A Persimmon & A Parsnip

A Persimmon and a parsnip walk into a bar...wait, no, that's not it.  Let's just say a persimmon and a parsnip are sitting on your kitchen counter.  What to do, what to do? 
I grew up an apples and oranges kind of kid.  Though my parents did try to expose me to unique foods, we really didn't have that many exotic fruits or veggies in rural Missouri in the eighties.  I don't think I had a mango until college.  Shocking, I know.  Life without mangos is very sad. 

Then came the hubby.  This guy will try anything and likes almost everything (no capers, mushrooms or eggplant, thankyouverymuch).  His adventurous attitude towards life (and food) was one of the things that attracted me to him most.  
Fuyu persimmons in a fruit salad with berries
Every fall, sweet hubby goes bananas for persimmons, both varieties that is.  For those of you who might be produce-protégés like moi, there are two main types of persimmons.  The fuyu persimmons are squat and orange and meant to be eaten while firm, much like an apple.  The hachiya persimmons, however, must be very, very, very ripe and red (yes, three verys here, if you've ever had an unripe hachiya, you know why).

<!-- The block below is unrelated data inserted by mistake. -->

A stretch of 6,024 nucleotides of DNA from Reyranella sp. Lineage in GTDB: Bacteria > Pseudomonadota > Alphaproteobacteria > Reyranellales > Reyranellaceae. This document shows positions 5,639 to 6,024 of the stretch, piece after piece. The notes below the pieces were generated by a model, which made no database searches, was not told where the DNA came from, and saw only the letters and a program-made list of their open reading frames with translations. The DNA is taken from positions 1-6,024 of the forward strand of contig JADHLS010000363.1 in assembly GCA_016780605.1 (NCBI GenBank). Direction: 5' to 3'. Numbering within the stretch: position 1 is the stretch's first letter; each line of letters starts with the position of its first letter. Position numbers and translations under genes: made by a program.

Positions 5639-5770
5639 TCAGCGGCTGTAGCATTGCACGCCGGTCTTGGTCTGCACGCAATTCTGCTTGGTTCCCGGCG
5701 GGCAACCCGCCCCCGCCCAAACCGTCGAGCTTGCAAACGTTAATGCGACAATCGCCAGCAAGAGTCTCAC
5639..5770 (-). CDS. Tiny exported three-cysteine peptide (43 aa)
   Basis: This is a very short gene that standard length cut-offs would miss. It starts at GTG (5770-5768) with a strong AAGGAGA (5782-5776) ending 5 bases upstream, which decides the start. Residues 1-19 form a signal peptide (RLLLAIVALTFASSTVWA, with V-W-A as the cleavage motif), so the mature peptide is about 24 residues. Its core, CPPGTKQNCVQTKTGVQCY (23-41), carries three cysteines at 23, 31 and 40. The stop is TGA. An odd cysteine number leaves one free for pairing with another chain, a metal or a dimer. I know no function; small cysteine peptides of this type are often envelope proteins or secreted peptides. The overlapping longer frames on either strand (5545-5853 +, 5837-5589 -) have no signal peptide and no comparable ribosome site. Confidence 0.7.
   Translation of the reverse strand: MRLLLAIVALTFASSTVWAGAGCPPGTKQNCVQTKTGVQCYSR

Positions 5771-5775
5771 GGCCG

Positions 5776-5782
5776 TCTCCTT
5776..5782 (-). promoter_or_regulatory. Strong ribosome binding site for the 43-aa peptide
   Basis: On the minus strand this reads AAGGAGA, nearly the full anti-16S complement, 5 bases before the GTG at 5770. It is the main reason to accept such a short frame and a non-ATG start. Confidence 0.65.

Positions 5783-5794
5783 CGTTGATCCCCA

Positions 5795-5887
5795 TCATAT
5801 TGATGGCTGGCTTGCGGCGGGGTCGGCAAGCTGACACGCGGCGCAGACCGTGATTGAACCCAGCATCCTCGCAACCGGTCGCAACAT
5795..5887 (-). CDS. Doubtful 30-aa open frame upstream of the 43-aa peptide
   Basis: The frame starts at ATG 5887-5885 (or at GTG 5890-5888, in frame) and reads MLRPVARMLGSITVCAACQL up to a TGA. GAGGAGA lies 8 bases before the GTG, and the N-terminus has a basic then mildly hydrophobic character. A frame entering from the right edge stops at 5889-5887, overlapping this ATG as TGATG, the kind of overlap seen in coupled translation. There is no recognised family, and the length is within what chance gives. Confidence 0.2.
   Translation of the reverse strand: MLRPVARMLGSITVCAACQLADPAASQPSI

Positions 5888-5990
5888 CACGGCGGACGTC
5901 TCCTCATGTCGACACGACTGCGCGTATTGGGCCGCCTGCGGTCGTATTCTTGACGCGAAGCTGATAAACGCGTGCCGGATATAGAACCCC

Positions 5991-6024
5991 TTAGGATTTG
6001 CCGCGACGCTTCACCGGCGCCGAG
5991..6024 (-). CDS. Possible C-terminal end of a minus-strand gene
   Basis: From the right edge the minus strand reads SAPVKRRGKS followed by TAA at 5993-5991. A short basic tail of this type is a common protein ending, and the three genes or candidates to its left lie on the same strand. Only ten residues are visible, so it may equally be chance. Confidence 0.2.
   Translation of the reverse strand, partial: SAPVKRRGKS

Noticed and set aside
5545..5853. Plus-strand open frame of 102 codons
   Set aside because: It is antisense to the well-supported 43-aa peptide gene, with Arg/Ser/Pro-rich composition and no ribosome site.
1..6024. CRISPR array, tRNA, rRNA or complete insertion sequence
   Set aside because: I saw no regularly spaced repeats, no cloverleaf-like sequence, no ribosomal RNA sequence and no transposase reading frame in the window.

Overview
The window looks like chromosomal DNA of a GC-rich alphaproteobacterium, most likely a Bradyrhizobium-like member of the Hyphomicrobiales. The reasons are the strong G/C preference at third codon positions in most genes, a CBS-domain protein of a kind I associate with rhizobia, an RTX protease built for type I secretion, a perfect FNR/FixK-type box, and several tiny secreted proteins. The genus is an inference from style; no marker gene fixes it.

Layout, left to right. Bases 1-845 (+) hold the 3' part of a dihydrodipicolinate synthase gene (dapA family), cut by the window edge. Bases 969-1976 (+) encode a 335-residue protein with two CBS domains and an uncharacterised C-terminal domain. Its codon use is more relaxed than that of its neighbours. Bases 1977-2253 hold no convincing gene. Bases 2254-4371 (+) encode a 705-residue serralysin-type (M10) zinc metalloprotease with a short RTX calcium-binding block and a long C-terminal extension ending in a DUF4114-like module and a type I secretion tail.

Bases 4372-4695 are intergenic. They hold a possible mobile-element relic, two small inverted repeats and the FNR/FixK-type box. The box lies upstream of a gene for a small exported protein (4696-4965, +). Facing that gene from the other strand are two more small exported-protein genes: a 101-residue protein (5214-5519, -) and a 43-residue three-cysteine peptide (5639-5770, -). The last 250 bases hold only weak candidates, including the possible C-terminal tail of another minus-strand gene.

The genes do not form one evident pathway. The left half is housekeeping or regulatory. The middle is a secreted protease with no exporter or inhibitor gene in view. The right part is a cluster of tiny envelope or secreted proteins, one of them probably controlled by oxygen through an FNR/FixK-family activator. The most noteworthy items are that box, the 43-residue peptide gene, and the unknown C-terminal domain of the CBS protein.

Both varieties have a perfectly autumnal flavor, almost as if a touch of pumpkin pie spice perfumed the fruit.  While the hachiyas are delightful for puddings and jams, the fuyu can be used in myriad ways from a fresh salad addition to an accompaniment to Brie.  
Parsnips in their native state
So, what about a parsnip, you ask?  Parsnips look like white carrots.  You must peel them, then sauté or roast to bring out their flavor.  You can simply add olive oil, salt, pepper and finish with dill or for a more robust touch, caramelize them in butter and add a touch of nutmeg.  The parsnips give a subtle ginger flavor and are especially lovely mixed with your usual garden variety carrots.
Carrots and parsnips in olive oil, ready to be roasted
Today, both persimmons and parsnips were on our menu.  Persimmons in the fruit salad at brunch and roasted parsnips for dinner helped to enliven our usual Sunday fare and expand my culinary repertoire.
A vegetarian dinner with baked sweet potato, roasted carrots and parsnips, parmesan brussel sprouts
Next time you're at the market or farm stand, pick up something outside your comfort zone.  Julienne a jicama.  Dice a dicon. Taste a tomatillo.  Even if you don't love what you eat, at least it's fun to play with your food!  

What fruits and veggies intimidate you?  Give them a try!  If all else fails, there's always the pizza guy.  Happy adventurous eating! 

1 comment:

  1. You're right, Pink Frenchie, most people don't like persimmons because they did not eat a ripe one. Just as you say, it must be at the acme of ripeness, juicy and translucently orange. I also love the persimmon's inverted heart shape. They look lovely ripening in my fruit bowl.

    Have not tried the turnips but did have creamed ruttabagas at one Thanksgiving and they were divine! Must try cooking these too.


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